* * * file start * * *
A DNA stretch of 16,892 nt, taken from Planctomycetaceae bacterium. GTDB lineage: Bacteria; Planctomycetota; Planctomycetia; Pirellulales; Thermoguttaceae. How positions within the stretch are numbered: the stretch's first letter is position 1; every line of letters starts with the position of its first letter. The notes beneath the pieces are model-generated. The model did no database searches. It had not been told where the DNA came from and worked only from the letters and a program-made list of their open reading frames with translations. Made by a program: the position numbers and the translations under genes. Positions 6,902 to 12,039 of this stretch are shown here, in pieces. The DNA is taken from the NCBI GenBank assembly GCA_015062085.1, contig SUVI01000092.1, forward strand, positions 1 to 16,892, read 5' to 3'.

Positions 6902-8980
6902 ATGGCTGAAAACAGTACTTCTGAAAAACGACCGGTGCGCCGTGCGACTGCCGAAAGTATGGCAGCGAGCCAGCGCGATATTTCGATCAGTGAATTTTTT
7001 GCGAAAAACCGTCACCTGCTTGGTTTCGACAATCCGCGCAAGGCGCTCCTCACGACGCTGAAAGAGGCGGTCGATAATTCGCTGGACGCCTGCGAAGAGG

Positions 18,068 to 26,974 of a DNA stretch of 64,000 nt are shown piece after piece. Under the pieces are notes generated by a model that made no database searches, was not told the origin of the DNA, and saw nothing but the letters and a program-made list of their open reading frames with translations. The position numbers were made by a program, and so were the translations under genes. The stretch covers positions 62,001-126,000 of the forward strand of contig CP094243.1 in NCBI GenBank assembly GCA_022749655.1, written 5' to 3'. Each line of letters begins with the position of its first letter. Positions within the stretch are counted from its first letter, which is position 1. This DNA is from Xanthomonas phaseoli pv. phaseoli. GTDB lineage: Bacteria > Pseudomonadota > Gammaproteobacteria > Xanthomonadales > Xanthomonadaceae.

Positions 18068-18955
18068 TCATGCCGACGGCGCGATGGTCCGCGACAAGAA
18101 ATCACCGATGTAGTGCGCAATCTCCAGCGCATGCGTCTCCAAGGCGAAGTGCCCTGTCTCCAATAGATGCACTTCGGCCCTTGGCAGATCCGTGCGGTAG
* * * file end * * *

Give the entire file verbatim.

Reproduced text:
A DNA stretch of 16,892 nt, taken from Planctomycetaceae bacterium. GTDB lineage: Bacteria; Planctomycetota; Planctomycetia; Pirellulales; Thermoguttaceae. How positions within the stretch are numbered: the stretch's first letter is position 1; every line of letters starts with the position of its first letter. The notes beneath the pieces are model-generated. The model did no database searches. It had not been told where the DNA came from and worked only from the letters and a program-made list of their open reading frames with translations. Made by a program: the position numbers and the translations under genes. Positions 6,902 to 12,039 of this stretch are shown here, in pieces. The DNA is taken from the NCBI GenBank assembly GCA_015062085.1, contig SUVI01000092.1, forward strand, positions 1 to 16,892, read 5' to 3'.

Positions 6902-8980
6902 ATGGCTGAAAACAGTACTTCTGAAAAACGACCGGTGCGCCGTGCGACTGCCGAAAGTATGGCAGCGAGCCAGCGCGATATTTCGATCAGTGAATTTTTT
7001 GCGAAAAACCGTCACCTGCTTGGTTTCGACAATCCGCGCAAGGCGCTCCTCACGACGCTGAAAGAGGCGGTCGATAATTCGCTGGACGCCTGCGAAGAGG

Positions 18,068 to 26,974 of a DNA stretch of 64,000 nt are shown piece after piece. Under the pieces are notes generated by a model that made no database searches, was not told the origin of the DNA, and saw nothing but the letters and a program-made list of their open reading frames with translations. The position numbers were made by a program, and so were the translations under genes. The stretch covers positions 62,001-126,000 of the forward strand of contig CP094243.1 in NCBI GenBank assembly GCA_022749655.1, written 5' to 3'. Each line of letters begins with the position of its first letter. Positions within the stretch are counted from its first letter, which is position 1. This DNA is from Xanthomonas phaseoli pv. phaseoli. GTDB lineage: Bacteria > Pseudomonadota > Gammaproteobacteria > Xanthomonadales > Xanthomonadaceae.

Positions 18068-18955
18068 TCATGCCGACGGCGCGATGGTCCGCGACAAGAA
18101 ATCACCGATGTAGTGCGCAATCTCCAGCGCATGCGTCTCCAAGGCGAAGTGCCCTGTCTCCAATAGATGCACTTCGGCCCTTGGCAGATCCGTGCGGTAG